Clean, Transform, Optimize: The Power of Data Preprocessing

12 min read

Data preprocessing is a basic requirement of any good machine learning model. Preprocessing the data implies using the data which is easily readable by the machine learning model.

This essential phase involves identifying and rectifying errors, handling missing values, and transforming data to enhance its suitability for analysis. As the first crucial step in the data preparation journey, preprocessing ensures data accuracy and sets the stage for effective modelling. From scaling and encoding to feature engineering, this process unleashes the true potential of datasets, empowering analysts and data scientists to uncover patterns and optimise predictive models.

Dive into the world of data preprocessing to unlock the full potential of your data. In this article, we will discuss the basics of data preprocessing and how to make the data suitable for machine learning models.

This article covers:


What is data preprocessing?

Our comprehensive blog on data cleaning helps you learn all about data cleaning as a part of preprocessing the data, covering everything from the basics to performance, and more.

After data cleaning, data preprocessing requires the data to be transformed into a format that is understandable to the machine learning model.

Data preprocessing involves readying raw data to make it suitable for machine learning models. This process includes data cleaning, ensuring the data is prepared for input into machine learning models.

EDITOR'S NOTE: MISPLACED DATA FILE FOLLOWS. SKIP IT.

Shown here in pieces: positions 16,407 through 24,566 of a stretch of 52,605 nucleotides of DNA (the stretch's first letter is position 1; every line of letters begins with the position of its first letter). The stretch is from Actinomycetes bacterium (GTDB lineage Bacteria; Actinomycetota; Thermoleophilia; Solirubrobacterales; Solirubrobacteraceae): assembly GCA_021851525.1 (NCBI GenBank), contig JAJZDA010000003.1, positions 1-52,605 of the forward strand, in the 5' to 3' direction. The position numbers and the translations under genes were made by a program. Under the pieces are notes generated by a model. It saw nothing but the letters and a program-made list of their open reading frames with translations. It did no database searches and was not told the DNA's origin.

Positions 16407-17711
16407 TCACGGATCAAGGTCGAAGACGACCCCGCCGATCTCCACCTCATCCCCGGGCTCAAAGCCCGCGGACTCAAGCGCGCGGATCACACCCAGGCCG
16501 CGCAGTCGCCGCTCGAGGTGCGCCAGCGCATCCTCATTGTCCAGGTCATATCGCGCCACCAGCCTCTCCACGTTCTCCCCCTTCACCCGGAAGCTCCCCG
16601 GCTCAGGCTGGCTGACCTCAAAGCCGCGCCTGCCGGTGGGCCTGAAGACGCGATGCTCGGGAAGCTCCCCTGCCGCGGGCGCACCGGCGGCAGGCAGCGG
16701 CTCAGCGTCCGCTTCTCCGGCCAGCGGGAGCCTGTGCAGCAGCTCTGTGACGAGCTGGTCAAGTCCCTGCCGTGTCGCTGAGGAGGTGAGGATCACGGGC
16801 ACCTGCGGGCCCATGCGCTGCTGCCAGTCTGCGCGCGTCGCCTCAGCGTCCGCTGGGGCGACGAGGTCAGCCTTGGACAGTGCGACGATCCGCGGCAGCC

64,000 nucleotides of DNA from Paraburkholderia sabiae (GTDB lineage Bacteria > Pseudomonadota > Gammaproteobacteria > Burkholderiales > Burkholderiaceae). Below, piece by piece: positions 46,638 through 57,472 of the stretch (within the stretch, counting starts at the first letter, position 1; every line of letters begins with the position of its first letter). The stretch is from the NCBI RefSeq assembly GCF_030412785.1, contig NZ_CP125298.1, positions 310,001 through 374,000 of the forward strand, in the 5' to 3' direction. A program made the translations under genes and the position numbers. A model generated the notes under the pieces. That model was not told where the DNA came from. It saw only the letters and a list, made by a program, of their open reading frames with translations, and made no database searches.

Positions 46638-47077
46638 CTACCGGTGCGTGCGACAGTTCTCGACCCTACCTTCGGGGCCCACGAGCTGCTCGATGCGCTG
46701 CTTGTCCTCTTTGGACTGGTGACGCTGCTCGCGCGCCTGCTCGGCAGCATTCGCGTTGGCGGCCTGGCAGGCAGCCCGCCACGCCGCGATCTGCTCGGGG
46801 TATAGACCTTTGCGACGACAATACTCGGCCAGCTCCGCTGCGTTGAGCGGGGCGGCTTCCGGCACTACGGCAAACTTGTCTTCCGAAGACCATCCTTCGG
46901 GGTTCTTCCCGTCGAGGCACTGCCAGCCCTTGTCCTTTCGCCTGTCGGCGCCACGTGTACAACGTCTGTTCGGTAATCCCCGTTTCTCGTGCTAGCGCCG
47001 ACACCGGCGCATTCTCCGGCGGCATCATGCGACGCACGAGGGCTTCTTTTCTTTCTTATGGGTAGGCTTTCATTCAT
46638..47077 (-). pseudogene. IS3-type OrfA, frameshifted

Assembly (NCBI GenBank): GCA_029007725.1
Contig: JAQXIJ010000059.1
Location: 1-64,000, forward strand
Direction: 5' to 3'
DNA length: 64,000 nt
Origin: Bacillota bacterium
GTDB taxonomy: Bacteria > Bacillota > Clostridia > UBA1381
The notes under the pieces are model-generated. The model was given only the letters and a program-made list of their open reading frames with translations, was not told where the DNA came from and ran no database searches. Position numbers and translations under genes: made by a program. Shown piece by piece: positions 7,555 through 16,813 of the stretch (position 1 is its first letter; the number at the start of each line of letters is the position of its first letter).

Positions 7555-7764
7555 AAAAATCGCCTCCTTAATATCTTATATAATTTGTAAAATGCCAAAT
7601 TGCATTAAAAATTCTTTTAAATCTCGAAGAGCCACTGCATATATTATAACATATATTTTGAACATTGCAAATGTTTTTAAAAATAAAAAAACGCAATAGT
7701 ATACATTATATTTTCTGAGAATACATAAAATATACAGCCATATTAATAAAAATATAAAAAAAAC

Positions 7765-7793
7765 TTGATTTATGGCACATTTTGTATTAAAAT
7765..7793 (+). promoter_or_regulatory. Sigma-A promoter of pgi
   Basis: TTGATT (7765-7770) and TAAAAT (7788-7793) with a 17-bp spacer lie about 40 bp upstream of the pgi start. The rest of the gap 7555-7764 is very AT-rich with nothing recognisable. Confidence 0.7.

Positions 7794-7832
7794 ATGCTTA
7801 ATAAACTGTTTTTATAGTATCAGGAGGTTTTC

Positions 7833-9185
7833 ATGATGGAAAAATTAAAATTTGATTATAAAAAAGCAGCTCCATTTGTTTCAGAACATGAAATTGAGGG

Automated data preprocessing is particularly advantageous when dealing with large datasets, enhancing efficiency, and ensuring consistency in the preparation of data for further analysis or model training.⁽¹⁾

To find out more about the introduction of data preprocessing, you can check this video:


Why is data preprocessing required?

Here, we will discuss the importance of data preprocessing in machine learning. Data preprocessing is essential for the following reasons:

  • Ensuring Accuracy: To render data readable for machine learning models, it must be devoid of missing, redundant, or duplicate values, ensuring accuracy.
  • Building Trust: The updated data should strive to be as accurate and trustworthy as possible, instilling confidence in its reliability.
  • Enhancing Interpretability: Preprocessed data needs to be correctly interpreted, promoting a better understanding of the information it conveys.

In summary, data preprocessing is vital to enable machine learning models to learn from accurate and reliable data, ensuring their ability to make correct predictions or outcomes.

Find out about what makes data preprocessing so important in this video by Dr. Ernest Chan.


Data that needs data preprocessing

Since data comes in various formats, there can be certain errors that need to be corrected. Let us discuss how different datasets can be converted into the correct format that the ML model can read accurately.

Here, we will see how to feed correct features from datasets with:

  • Missing values - Incomplete or absent data points within a dataset that require handling through methods like imputation or deletion.
  • Outliers - Anomalies or extreme values in a dataset that can skew analysis or modelling results, often addressed through identification and removal techniques.
  • Overfitting - A modelling phenomenon where a machine learning algorithm learns the training data too well, capturing noise and hindering generalisation to new, unseen data.
  • Data with no numerical values - Non-numeric data, typically categorical or textual, necessitating encoding techniques like one-hot encoding for use in numerical-based models.
  • Different date format - Diverse representations of dates in a dataset, requiring standardisation or conversion to a uniform format for consistency in time-based analyses.

This way, feeding the ML model with different data types helps with ensuring data quality in the preprocessing stage.


Data preprocessing with Python for different dataset types

Now that you know the different dataset errors, we can go ahead with learning how to use Python for preprocessing such a dataset.⁽²⁾